More practically, we can construct the symmetrical components directly on the figure without having to transfer vectors (see Fig. 9 ). Consider the points D and E such that BDCE is a rhombus composed of two equilateral triangles BDC and BCE and with O as the barycenter of

the triangle ABC; a simple calculation (see paragraph below) shows that:

Vd =

EA 3

Vi =

DA 3

Vo = OO'

Vd V2 + V3 O V2 V3 O Vo D Vi V1 B

Original system

V1

Consider the points D and E such that (BDCE) is a rhombus composed of two equilateral triangles (BDC) and (BCE).

DA = OA + a 2 OB + a OC = V1 + a 2 V2 + a V3 = 3Vi

EA = EB + BA , thus EB = a 2 BC therefore EA = a BC + BA

2

Vi =

DA 3

= a 2 BO + a 2 OC + BO + OA = OA + OB -a 2 -1 + a 2 OC = OA + a OB + a 2 OC = V1 + aV2 + a 2 V3 = 3Vd

EA Vd = 3

O' A + O' B + O' C = 0 V1 + V2 + V3 = 3Vo = OA + OB + OC = OO' + O' A + OO' + O' B + OO' + O' C = 3 OO' + O' A + O' B + O' C = 3 OO'

Vo = OO'

The method described in the previous section is directly relevant to electricity in the case of linear three-phase networks with a single frequency. This is because three-phase systems applied to electrical networks can be unbalanced by load or fault asymmetries. In addition, the simplicity provided by calculations reduced to the superposition of three independent systems, which are treated separately by reducing each to the simple singlephase case, is both practical and effective. Note that these mathematical manipulations correspond well to a physical reality of the phenomena: the symmetrical impedances of the electrical equipment can be measured (see chapter 3), as can the symmetrical components of a voltage or current system (see chapter 4, example 4). As an illustration, Figure 10 shows the method for measuring the zero-sequence impedance of an electrical element. The three input terminals are joined together, as are the three output terminals, the whole system is supplied with a phase to neutral voltage E and a current Io flows in each phase; the zero-sequence impedance is then defined by Zo = V / Io.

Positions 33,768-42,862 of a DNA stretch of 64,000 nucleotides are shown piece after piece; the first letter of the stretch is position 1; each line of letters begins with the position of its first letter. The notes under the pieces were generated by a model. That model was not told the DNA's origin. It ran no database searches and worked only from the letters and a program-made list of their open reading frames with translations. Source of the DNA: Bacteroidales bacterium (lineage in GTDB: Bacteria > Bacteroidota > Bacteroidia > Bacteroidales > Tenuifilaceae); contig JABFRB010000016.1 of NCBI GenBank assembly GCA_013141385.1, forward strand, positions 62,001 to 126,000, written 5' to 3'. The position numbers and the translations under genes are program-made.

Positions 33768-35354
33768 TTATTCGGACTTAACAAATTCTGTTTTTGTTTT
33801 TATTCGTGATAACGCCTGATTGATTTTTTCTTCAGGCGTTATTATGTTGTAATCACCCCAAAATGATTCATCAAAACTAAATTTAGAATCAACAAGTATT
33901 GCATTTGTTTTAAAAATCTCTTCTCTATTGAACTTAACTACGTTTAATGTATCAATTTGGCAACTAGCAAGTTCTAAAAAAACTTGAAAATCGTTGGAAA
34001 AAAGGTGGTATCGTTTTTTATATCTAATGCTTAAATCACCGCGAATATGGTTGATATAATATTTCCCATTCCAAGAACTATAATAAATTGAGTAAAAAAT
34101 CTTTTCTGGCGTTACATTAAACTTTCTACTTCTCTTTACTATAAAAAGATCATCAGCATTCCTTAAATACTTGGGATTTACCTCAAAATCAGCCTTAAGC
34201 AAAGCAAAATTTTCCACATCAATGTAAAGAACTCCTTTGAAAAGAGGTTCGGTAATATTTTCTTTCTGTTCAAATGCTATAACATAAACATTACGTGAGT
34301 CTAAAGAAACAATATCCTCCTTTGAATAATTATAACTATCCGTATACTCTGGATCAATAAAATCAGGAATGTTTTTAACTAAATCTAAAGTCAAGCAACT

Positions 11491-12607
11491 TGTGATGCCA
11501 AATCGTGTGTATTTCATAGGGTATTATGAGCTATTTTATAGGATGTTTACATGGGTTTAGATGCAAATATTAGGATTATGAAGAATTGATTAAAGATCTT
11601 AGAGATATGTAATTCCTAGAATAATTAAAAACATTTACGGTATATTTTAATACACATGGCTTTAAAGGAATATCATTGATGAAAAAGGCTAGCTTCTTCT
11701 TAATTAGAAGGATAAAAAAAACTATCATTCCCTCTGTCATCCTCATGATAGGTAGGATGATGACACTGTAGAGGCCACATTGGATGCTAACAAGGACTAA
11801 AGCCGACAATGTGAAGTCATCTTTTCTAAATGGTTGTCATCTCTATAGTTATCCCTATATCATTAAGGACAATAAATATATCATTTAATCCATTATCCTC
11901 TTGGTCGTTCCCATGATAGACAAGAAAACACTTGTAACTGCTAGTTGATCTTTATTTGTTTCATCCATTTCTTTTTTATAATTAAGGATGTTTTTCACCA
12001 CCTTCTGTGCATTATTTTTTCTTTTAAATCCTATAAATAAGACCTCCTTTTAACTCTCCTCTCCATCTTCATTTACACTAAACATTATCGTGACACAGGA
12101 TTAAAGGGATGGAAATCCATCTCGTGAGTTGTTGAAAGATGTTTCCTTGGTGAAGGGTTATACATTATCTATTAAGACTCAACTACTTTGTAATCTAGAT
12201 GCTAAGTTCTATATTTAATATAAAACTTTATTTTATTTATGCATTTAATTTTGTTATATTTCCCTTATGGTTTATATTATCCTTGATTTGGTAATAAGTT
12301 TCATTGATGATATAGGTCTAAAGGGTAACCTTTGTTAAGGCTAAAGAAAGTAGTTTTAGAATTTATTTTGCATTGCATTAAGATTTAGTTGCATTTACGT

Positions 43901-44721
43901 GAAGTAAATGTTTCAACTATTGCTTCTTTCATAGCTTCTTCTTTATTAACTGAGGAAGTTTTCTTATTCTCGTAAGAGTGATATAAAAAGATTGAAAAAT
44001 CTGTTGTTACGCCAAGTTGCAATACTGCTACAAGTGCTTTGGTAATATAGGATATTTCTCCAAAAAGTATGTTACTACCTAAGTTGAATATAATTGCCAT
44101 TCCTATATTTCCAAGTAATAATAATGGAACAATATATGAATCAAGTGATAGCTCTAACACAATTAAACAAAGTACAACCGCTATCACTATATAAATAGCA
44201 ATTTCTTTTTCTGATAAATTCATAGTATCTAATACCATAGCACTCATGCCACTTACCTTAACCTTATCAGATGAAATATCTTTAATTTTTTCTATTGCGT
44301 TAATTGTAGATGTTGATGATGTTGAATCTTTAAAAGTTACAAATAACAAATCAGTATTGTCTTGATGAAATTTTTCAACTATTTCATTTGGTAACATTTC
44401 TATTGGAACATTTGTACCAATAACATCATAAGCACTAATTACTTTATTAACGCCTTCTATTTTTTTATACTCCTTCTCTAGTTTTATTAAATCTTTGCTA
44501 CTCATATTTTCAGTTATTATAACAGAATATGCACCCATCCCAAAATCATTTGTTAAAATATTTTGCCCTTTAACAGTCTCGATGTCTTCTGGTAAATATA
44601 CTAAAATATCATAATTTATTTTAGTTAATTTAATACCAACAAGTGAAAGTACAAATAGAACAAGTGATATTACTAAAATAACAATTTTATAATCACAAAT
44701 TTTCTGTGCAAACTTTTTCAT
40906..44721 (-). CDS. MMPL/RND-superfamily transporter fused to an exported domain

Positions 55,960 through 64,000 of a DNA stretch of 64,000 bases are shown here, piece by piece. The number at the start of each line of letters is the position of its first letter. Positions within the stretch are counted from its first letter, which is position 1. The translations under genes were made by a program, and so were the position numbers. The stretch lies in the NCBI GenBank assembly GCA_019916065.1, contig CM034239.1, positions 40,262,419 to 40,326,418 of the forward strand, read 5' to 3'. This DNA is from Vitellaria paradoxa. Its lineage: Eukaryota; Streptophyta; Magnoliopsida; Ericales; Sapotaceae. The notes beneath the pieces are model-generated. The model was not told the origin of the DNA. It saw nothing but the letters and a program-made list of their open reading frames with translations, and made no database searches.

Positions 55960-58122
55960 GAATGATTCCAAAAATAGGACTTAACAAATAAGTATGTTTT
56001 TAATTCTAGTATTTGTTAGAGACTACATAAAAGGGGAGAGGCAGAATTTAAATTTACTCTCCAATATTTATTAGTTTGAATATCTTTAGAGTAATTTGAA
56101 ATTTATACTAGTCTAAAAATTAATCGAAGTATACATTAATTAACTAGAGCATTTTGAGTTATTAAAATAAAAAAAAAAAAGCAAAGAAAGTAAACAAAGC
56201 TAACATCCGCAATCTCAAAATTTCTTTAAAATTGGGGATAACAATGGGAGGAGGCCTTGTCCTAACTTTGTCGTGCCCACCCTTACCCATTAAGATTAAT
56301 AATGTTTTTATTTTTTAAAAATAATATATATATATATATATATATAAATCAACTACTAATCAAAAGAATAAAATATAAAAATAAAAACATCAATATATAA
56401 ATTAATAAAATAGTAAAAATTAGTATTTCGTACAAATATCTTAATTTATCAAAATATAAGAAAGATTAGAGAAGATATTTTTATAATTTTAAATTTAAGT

Io Io

3I o E

Zo = E / I o

Inputs

Outputs

Io

Notes c In the remainder of the text, voltage and current vectors are shown without arrows, for the sake of simplicity. c The symmetrical components of voltages and currents chosen to represent the system in simple terms are those of phase 1: Vi = Vd + Vi + Vo c The residual vector Gresidual = 3 x Go corresponds to any zero-sequence vector Go.

3 Basic applications